Thursday, May 6, 2010
Meyer Lemon Tofu
When I thought of this dish, I was thinking about sushi. I used to eat salmon at our local sushi restaurant. It was served with super-thin slices of lemon on top that made it pop with flavor in my mouth. Since then, I have craved sliced lemon in my food. Rind and all. I think the rind is an important texture component, and if sliced thinly enough, it works. Using the whole rind and pith of the lemon fruit also increases the amount of vitamin C you are eating. Although cooking the lemon I would guess wipes a lot of vitamin C out...oh well!
I have stopped eating most fish these days due to heavy metals and over fishing in the oceans, but will still eat an occasional sushi roll here and there. I have also switched over my DHA supplement from fish sourced to algae sourced. DHA (Docosahexaenoic Acid) has many wonderful roles in the body and cardiovascular health, and I prefer it to all the others essential fatty acid supplements. Studies have shown that the metabolic pathways that metabolize fatty acids are not always intact. So DHA is not always converted from EPA or flax seed oil or other nuts and seeds. It is the conversion of ALA (alpha-linolenic acid) in flax oil for example to EPA then to DHA that needed for use in the body, and some scientists are theorizing (and now testing in individuals) that people with family histories that include asthma, allergies, depression and alcoholism lack the enzymes in the pathways to make the conversions of ALA to EPA to DHA. So why not just take DHA and not worry if you are lacking the ability to metabolize essential fatty acids properly? Genova Diagnostics has an essential fatty acid test that can measure a person's ability to metabolize fatty acids. Most MD's are not familar with this kind of science, so don't expect a kind ear if you are planning on discussing this at your next check-up. Sometimes, it is not just a matter that we are eating Omega 3 fatty acids, it is a matter of how well our genetics and environmental factors allow us to metabolize these omega 3 fatty acids into usable metabolically active fats.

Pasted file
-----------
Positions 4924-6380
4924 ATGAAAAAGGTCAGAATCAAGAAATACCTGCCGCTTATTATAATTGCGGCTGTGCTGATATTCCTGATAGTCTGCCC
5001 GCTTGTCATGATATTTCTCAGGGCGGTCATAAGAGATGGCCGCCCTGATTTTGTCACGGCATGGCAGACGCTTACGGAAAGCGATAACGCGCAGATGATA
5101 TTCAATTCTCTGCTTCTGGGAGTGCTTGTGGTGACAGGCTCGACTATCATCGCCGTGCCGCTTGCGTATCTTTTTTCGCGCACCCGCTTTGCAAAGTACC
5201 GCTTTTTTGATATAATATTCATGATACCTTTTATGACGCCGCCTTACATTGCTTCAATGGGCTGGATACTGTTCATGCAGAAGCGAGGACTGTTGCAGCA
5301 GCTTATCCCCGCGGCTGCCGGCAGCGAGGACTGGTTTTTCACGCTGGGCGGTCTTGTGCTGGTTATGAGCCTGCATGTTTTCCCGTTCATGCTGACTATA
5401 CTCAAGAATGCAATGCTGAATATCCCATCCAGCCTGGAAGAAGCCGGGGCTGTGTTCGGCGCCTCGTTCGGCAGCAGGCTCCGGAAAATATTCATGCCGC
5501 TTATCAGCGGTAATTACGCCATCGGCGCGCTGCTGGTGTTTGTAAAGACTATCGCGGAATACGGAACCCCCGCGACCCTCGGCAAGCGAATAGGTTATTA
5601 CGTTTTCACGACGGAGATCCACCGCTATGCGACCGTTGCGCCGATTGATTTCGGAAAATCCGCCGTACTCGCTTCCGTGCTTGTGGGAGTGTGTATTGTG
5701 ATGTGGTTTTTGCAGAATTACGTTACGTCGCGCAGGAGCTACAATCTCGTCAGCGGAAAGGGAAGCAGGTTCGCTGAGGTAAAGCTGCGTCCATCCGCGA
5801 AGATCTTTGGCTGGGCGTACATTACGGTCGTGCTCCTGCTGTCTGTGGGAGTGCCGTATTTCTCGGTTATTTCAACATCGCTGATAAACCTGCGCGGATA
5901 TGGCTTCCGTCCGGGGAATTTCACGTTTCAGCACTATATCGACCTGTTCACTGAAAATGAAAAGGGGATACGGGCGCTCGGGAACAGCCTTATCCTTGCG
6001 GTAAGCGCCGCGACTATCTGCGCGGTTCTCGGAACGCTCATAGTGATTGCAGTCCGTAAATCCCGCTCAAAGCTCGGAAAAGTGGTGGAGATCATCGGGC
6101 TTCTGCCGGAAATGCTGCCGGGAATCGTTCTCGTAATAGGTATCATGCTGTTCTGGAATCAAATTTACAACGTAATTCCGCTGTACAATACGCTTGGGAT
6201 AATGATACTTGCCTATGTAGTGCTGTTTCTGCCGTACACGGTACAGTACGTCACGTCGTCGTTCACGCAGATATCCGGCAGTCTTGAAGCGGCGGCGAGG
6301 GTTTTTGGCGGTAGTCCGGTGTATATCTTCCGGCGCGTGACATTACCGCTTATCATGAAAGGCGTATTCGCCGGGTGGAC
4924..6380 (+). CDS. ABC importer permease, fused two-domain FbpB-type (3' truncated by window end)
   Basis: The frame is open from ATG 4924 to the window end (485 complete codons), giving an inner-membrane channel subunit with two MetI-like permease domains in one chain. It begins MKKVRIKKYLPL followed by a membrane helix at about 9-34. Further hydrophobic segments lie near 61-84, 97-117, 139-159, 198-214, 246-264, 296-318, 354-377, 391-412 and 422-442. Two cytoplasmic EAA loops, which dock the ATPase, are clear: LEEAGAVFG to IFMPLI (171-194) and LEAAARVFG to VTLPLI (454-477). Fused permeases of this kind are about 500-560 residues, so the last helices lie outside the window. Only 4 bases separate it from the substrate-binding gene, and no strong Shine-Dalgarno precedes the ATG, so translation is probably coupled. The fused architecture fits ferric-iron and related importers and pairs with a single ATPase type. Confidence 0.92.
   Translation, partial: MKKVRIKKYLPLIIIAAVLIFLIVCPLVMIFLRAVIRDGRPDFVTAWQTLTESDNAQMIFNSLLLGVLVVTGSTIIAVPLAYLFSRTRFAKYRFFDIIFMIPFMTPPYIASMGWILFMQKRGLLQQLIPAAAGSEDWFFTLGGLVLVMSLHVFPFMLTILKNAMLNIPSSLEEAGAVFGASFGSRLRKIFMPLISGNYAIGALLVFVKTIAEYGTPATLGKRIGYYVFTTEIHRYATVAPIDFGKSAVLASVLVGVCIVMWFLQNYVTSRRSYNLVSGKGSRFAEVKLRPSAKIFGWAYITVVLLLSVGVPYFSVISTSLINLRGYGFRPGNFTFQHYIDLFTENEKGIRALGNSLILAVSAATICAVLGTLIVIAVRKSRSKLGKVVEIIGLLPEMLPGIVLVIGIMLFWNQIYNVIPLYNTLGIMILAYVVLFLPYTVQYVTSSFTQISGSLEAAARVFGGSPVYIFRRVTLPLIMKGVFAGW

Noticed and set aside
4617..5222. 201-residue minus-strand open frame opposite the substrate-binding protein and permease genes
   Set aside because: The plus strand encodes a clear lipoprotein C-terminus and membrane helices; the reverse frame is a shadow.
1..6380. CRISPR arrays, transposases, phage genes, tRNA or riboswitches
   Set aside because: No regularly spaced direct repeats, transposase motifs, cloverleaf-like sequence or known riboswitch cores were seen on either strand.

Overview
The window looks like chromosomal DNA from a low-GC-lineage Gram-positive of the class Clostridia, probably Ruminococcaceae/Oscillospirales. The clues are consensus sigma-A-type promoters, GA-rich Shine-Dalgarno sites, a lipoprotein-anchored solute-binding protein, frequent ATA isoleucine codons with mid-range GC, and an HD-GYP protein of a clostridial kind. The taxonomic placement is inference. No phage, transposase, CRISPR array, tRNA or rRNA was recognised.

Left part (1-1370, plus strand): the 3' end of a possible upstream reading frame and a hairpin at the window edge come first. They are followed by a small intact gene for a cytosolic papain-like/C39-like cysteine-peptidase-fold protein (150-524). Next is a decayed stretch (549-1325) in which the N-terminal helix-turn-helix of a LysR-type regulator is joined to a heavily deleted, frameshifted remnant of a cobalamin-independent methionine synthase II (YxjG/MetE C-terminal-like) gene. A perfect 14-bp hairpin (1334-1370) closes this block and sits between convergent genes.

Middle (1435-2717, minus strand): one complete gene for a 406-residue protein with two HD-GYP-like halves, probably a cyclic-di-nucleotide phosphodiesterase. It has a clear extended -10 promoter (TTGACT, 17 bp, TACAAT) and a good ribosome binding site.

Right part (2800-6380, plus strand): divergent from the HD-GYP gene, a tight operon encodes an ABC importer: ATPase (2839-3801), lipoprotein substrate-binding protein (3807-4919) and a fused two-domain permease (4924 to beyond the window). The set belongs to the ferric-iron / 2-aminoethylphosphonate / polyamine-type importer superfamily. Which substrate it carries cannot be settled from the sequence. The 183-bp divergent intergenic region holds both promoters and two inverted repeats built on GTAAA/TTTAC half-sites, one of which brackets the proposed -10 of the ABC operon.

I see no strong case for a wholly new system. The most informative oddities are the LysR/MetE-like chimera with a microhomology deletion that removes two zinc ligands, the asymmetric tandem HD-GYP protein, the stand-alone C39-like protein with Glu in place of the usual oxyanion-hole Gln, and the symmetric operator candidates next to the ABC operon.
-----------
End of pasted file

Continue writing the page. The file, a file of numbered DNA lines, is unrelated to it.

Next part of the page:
Well, now that the science lesson is out of the way, I will get back to the tofu recipe!
I made this dish in my wok, and made sure it was very, very hot. I used a couple of teaspoons of canola oil (good for high heat) for searing the tofu. I only use canola oil sparingly due to the high omega-6 fatty acid content. I waited until the end to add the chard. I wanted it wilted and served it after its juices had caramelized. The slices of meyer lemon were just lovely. The toasted sesame seed oil balanced out the tart nicely. We ate ours with steamed brown rice, but quinoa would be great with this dish.
3 tbls mirin
2 tbls rice vinegar
1 tbls soy sauce
2 tbls cooking sherry
2 tbls toasted sesame seed oil
Add to a bowl, mix with a spoon and set aside
1 block of tofu (I use sprouted organic tofu)
2 small meyer lemons
1 1/2 cups onions sliced thin (I used spring onions)
1 bunch of chard roughly chopped
Cut tofu into 2 inch or slightly smaller pieces. Pat dry with a towel and set aside. Patting the tofu dry will help it sear and brown.
Cut onions into thin slices and set aside
Wash and trim chard and use salad spinner to remove any excess water
Slice meyer lemons into 1/4 to 1/2 inch slices (I had some super thin and others thicker for texture)
In a very hot wok, add 2 tsp of canola oil. When wok is very hot and oil starts to dance around, add tofu and cover wok. Stir tofu every minute or so, allowing each side of the tofu to brown and sear. After about 8 minutes, add the onions, lemons and sauce. Cover again for a minute and then stir the tofu, vegetables and sauce until onions start to brown, are wilted and the sauce has evaporated (about 7 minutes). Add chard and stir in. This will help it start to wilt. After the chard juices have evaportated (less than 2 minutes), serve.